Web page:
DAY 5: ‘Tomorrow, tomorrow, I love you tomorrow. You’re only a day away.’

I did not go to Yeoville today for family reasons. Although, I felt some guilt. I felt like I could have been missing out on something important which could have happened in my absence. Today’s generation call that FOMO- fear of missing out.

I have not been entirely idle though. I spent my day preparing for for tomorrow, having telephone conversations with some members of the Rastafarian community in Yeoville. Tomorrow, you see, I am going to be a Rastafarian for the day. I have been welcomed to attend their church service (which goes on for at least six hours) to hang out where they hang out, to eat what they eat and to listen to the music that they listen to, amongst other things. I look forward to fully immersing myself in their cultural practices and their way of life, even if it is just for the day.

As a journalist I know that I will have many opportunities to experience different cultures, places and people. But honestly speaking, I doubt I will be exposed to this kind of opportunity again. The key is to seize it now.

So in preparation for tomorrow, these are the instructions that I have been given:

1. Wear a dress. (I’m particularly happy with this instruction. I love dresses and I have a wonderful variety to choose from.)

2. Show very little skin- if I can help it. (Of course I can help it. I am a very conservative person. Anyway, I don’t believe that women need to dress provocatively to convey their womanhood to the world. Im happy to oblige.)

3. Wear a turban. (Now I might sound naiive but I am not sure if this particular one applies to me. From what I learned this week from the Rastafarian community in Yeoville, a turban, which is what we would call a head scarf, is worn by Rastafari to keep themselves sacred. They also wear it as a symbol of their baptism. I have not been baptised, nonetheless I might have to wear one as a sign of respect. Lucky for the Rastafari I’m a lady and I always keep a scarf handy, just in case.)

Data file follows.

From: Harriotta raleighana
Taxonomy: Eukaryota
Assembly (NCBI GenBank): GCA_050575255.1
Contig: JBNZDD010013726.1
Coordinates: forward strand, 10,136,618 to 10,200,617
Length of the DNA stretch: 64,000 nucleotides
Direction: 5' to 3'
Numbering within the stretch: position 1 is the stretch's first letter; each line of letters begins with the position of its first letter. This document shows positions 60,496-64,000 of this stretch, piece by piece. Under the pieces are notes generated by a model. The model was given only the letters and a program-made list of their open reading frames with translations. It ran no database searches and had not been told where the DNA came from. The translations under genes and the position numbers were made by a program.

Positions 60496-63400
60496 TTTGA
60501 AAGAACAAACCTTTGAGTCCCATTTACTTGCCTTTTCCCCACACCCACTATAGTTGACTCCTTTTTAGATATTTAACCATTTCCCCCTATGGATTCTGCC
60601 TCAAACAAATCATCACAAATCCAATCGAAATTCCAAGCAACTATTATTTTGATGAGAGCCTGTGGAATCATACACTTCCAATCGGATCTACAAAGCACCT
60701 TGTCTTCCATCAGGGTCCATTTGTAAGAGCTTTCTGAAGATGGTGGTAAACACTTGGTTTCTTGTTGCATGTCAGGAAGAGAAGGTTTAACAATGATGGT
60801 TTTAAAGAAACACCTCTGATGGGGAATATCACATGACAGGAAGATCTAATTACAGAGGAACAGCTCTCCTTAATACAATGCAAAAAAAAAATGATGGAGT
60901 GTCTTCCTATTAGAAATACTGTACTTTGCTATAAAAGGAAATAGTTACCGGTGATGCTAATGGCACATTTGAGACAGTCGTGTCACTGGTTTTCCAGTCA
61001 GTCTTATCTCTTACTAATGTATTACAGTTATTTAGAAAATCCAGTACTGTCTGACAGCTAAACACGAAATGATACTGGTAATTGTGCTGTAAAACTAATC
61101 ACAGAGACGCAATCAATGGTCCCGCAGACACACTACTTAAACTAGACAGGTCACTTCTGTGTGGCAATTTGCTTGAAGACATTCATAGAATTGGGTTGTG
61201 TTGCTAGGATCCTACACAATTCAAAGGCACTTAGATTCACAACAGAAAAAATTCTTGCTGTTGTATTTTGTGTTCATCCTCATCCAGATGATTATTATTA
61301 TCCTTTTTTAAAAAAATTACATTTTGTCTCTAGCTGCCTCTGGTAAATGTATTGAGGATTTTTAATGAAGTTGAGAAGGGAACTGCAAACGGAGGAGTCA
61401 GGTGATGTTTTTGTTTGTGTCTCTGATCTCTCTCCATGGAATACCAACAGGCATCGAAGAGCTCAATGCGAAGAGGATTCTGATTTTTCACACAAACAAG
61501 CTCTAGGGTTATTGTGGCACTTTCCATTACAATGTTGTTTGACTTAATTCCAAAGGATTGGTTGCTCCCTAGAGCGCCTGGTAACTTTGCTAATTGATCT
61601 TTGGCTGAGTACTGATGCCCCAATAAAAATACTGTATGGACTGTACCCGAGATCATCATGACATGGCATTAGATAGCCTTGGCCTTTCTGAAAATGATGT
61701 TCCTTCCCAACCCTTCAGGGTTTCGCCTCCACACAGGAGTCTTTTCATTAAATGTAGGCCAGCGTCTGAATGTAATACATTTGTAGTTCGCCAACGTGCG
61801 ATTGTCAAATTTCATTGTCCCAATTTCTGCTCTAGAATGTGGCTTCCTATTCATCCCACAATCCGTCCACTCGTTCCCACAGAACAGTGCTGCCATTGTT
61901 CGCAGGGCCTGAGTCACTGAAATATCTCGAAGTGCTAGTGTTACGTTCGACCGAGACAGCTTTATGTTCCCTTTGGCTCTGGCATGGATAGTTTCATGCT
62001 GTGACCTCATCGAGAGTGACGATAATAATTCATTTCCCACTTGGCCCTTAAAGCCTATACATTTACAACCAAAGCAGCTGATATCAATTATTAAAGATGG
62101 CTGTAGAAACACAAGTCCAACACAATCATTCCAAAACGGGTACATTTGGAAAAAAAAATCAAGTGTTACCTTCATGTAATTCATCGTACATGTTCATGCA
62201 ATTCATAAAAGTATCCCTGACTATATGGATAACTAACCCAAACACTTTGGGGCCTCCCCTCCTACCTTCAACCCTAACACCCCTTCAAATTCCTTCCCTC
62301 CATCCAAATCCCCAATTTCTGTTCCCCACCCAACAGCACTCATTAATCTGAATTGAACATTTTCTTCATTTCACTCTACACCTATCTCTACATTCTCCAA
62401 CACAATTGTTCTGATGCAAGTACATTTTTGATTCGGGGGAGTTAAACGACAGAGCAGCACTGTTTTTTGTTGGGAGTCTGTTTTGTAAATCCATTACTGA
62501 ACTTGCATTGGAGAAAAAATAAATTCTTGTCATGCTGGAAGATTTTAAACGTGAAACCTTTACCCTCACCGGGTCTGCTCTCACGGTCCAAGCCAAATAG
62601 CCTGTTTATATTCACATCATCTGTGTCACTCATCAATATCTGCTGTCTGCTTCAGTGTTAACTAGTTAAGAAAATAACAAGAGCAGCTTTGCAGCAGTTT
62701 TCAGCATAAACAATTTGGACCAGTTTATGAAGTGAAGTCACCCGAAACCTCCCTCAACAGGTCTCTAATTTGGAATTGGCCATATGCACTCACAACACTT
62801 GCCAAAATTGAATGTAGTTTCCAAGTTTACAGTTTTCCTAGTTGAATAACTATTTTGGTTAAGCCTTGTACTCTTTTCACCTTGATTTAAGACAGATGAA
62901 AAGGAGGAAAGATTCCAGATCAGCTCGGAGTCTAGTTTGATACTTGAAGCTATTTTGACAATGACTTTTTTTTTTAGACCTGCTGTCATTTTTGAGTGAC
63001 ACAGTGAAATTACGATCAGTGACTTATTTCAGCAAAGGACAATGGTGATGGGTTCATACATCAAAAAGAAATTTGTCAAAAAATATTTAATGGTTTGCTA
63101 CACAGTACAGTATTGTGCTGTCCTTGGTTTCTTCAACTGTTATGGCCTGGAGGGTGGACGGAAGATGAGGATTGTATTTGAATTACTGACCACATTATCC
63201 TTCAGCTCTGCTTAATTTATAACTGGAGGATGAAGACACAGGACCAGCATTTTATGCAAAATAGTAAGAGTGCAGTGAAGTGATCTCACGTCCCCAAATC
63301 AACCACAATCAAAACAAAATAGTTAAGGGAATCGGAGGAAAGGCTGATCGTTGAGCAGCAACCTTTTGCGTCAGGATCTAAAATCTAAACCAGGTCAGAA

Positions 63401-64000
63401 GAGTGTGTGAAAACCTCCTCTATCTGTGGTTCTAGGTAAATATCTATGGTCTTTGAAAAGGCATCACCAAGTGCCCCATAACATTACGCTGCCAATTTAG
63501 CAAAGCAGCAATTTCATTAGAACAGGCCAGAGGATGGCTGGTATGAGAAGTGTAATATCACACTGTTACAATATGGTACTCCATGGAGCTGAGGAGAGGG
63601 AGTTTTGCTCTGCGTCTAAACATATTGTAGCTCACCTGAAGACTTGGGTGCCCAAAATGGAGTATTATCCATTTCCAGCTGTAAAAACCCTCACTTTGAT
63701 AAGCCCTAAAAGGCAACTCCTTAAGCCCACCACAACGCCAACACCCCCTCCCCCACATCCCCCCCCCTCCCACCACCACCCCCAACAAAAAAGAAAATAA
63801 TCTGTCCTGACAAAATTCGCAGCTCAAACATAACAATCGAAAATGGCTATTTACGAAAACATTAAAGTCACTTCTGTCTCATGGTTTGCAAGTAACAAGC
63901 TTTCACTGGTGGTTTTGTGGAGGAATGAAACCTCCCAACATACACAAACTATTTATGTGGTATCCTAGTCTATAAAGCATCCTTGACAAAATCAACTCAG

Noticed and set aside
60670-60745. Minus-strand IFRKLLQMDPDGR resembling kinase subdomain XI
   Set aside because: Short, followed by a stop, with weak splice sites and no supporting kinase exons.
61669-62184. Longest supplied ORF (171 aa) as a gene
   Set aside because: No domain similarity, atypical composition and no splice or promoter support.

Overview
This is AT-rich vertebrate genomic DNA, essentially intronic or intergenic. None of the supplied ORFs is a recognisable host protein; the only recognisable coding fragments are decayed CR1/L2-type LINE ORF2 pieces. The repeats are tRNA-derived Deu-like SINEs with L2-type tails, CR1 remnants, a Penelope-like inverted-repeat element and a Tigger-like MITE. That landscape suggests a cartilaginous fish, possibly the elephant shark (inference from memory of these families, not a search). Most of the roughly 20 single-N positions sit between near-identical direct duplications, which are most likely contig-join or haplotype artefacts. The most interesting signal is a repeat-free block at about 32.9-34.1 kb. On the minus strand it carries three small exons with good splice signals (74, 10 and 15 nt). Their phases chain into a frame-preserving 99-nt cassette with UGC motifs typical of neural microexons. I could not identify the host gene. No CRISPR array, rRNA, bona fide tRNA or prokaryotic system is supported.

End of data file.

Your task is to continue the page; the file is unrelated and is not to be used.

4. Wear nothing underneath the dress. (A close friend of Elder’s wife (I hope you remember Elder) said that the body needs to breathe as this helps it to remain nourished. Wearing undergarments inhibits that.)

5. Be open to receiving the spirit. (Now I’m not entirely sure what this means and to be honest I was a little apprehensive to ask for clarification. I might have to recieve the spirit through “the herb”. I’ve never experienced that kind of enlightenment and I don’t think I am ready to. It’s a fear of the unknown I guess but the thought of losing myself to Marijuana makes me a little weary. I did however learn this week, that the Rastafari use marijuana as a platform on which to connect spiritually with God or Jah as they would say. I’m happy to watch them experience that transition. I on the other hand, will keep to prayer.)

Tomorrow, in this in-depth journey, will be a day where I will further enrich myself as a person as well as a journalist looking to produce her best work, always. I will come out with a better sense of understanding and appreciation for the world that exists beautifully outside of my own. This is a wonderful part in the final stretch in my journey to becoming a good journalist.

 

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